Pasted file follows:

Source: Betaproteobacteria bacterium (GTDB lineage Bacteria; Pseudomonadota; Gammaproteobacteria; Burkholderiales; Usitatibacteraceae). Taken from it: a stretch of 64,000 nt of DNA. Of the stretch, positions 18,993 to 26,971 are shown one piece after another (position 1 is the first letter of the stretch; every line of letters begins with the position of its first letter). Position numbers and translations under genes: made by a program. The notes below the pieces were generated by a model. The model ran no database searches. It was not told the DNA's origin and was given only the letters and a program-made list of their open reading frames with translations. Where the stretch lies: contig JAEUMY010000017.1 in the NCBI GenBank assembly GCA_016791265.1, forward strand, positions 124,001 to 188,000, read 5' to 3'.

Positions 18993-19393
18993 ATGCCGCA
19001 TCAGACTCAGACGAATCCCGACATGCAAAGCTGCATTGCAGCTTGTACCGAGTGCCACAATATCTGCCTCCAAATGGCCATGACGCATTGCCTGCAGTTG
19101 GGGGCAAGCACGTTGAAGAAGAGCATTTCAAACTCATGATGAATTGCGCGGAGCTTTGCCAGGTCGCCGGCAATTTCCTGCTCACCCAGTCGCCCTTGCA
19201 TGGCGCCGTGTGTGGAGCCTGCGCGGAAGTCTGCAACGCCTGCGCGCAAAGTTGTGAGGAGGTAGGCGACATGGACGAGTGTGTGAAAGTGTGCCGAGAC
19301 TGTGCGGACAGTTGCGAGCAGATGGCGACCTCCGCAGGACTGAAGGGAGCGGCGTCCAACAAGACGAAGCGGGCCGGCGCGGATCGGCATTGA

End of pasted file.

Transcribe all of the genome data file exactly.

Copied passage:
Source: Betaproteobacteria bacterium (GTDB lineage Bacteria; Pseudomonadota; Gammaproteobacteria; Burkholderiales; Usitatibacteraceae). Taken from it: a stretch of 64,000 nt of DNA. Of the stretch, positions 18,993 to 26,971 are shown one piece after another (position 1 is the first letter of the stretch; every line of letters begins with the position of its first letter). Position numbers and translations under genes: made by a program. The notes below the pieces were generated by a model. The model ran no database searches. It was not told the DNA's origin and was given only the letters and a program-made list of their open reading frames with translations. Where the stretch lies: contig JAEUMY010000017.1 in the NCBI GenBank assembly GCA_016791265.1, forward strand, positions 124,001 to 188,000, read 5' to 3'.

Positions 18993-19393
18993 ATGCCGCA
19001 TCAGACTCAGACGAATCCCGACATGCAAAGCTGCATTGCAGCTTGTACCGAGTGCCACAATATCTGCCTCCAAATGGCCATGACGCATTGCCTGCAGTTG
19101 GGGGCAAGCACGTTGAAGAAGAGCATTTCAAACTCATGATGAATTGCGCGGAGCTTTGCCAGGTCGCCGGCAATTTCCTGCTCACCCAGTCGCCCTTGCA
19201 TGGCGCCGTGTGTGGAGCCTGCGCGGAAGTCTGCAACGCCTGCGCGCAAAGTTGTGAGGAGGTAGGCGACATGGACGAGTGTGTGAAAGTGTGCCGAGAC
19301 TGTGCGGACAGTTGCGAGCAGATGGCGACCTCCGCAGGACTGAAGGGAGCGGCGTCCAACAAGACGAAGCGGGCCGGCGCGGATCGGCATTGA